But, as today’s readings stress, God is in control, and only he is in absolute control. It is he who sowed the seed of faith in our hearts. It is his grace that causes faith to grow and develop imperceptibly, gently, unobtrusively until suddenly, it breaks through the ground and is visible through good works and acts of love. But it happens slowly, mysteriously and unseen, rather like falling in love. And it’s just as well that God is not as impatient as we are. For he is infinitely patient, waiting for us to be truly ready for the seed of faith to bear fruit in our lives. And often he is working his purposes out, explaining them to us, so to speak, in the course of our entire lives, so that the story of our life with its ups and downs becomes a parable of God’s grace. Our life, then, tells the parable of a faith that germinates and sprouts over a lifespan, and the end result is only harvested at our death, when we “must all appear before the judgement seat of Christ”.
This should not be a source of anxiety, for, like the farmer who trusts in nature to run its course, so we trust that the faith given to us by God will also, in God’s goodness and mercy, run its course. We trust and hope that God will be God and do what God does, which is to save us and bring his good work, which he has begun in us, to perfection in Christ. Then, the Lord will be true to his holy name, Jesus, which means “God saves”.
However, these days, it is not unusual for parents to fret about their children because they no longer go to Church or practice their faith. I can think of my own teenage godson who is in that position. But Timothy Radcliffe, in his latest book Taking the Plunge, says that this is a test of our faith in our God who is with us, “opening ways forward where there seem to be none, never giving up”, and always risking himself to seek the lost sheep. We’re called to trust that faith is growing invisibly in their hearts. But at the same time, I think their seedbed of faith will also need to be watered by our love, our tears and our prayers, to be tended by our Christian witness, and our prudent and gentle encouragement.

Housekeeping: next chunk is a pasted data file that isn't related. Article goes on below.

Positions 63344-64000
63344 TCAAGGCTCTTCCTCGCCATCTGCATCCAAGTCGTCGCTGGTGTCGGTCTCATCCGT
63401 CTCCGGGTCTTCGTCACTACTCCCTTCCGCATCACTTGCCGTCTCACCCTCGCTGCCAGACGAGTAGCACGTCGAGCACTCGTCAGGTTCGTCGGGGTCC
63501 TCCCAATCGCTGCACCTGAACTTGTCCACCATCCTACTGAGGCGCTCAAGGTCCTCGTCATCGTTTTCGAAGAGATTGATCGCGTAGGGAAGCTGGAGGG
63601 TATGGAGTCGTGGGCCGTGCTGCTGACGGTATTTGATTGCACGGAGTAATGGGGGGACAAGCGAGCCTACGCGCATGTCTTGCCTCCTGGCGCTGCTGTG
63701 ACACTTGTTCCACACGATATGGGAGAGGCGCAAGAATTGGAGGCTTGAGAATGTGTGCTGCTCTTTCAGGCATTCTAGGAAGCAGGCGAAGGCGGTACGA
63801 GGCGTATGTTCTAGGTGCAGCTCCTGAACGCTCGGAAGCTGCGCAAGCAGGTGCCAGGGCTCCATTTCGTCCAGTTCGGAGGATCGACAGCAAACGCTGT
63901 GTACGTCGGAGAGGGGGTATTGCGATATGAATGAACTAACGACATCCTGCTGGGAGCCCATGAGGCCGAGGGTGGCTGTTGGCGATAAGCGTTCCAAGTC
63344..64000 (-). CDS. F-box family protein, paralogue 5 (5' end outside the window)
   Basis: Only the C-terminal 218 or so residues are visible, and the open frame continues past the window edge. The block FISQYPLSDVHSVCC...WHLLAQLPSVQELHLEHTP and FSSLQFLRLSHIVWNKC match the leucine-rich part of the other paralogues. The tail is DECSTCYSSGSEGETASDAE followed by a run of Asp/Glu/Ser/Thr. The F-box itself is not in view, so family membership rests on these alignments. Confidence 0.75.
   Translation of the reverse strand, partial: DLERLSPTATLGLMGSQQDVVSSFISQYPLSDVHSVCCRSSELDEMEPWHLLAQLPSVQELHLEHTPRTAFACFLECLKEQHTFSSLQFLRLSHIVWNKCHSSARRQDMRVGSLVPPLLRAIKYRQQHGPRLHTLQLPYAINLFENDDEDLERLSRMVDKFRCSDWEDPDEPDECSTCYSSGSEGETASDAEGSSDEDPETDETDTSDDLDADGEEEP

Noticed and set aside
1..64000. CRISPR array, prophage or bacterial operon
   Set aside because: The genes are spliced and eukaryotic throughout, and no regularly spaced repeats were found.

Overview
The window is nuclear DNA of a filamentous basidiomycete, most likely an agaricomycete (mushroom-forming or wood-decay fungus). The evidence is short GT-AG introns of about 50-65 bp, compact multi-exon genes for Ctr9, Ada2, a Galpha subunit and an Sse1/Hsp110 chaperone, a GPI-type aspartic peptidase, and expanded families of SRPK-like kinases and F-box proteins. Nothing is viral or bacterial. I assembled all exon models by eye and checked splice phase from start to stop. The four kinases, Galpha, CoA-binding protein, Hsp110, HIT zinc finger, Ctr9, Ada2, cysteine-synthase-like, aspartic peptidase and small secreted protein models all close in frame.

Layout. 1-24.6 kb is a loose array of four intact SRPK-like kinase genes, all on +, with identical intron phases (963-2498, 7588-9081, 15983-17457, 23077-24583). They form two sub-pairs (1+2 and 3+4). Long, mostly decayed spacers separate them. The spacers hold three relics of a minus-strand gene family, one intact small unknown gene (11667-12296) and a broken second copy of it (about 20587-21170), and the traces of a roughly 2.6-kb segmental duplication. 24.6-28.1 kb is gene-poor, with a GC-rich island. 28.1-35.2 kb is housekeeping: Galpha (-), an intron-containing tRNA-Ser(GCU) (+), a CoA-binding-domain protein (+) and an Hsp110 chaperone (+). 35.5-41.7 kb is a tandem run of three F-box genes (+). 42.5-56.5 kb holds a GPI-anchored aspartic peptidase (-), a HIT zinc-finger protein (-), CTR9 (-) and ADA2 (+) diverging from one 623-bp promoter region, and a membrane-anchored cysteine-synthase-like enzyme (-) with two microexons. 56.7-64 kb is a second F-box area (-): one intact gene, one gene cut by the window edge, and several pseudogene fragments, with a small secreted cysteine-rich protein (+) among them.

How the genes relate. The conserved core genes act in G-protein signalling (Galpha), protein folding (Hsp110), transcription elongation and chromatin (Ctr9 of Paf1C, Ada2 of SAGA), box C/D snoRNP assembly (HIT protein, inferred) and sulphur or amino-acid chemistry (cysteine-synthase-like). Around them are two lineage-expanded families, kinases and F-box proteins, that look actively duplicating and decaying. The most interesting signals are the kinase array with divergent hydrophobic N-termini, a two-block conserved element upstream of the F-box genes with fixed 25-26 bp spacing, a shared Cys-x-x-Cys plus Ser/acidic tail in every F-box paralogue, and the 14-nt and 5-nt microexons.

Indeed, each of us needs support, prayers and encouragement in our lives of faith. Consider birds who take off into flight: what a leap of faith! But just as birds need rest and support in the middle of their flights, so we, in our flights of faith will also need to come to roost in the tree of the Church, supported and sheltered by its many branches. For here we can come together with others of faith, and we help, encourage, and pray for one another. For it is through our communion with one another, through the example of others, as well as by the sacramental grace of God that is working within us, that we will be strengthened to continue our flight of faith.
And that faith journey, encompassing the parable of our entire lives, finds its goal in heaven, with God. Like the great cedar, our faith reaches to the heights because, with humility, we trust in the Lord who has said: “I make high the low tree… I the Lord have spoken, and I will do it.” Indeed, he has, for God’s saving Word, Jesus, has been spoken in our world and sown in our hearts, and through this Eucharist, now, he sows in us the seed of glory.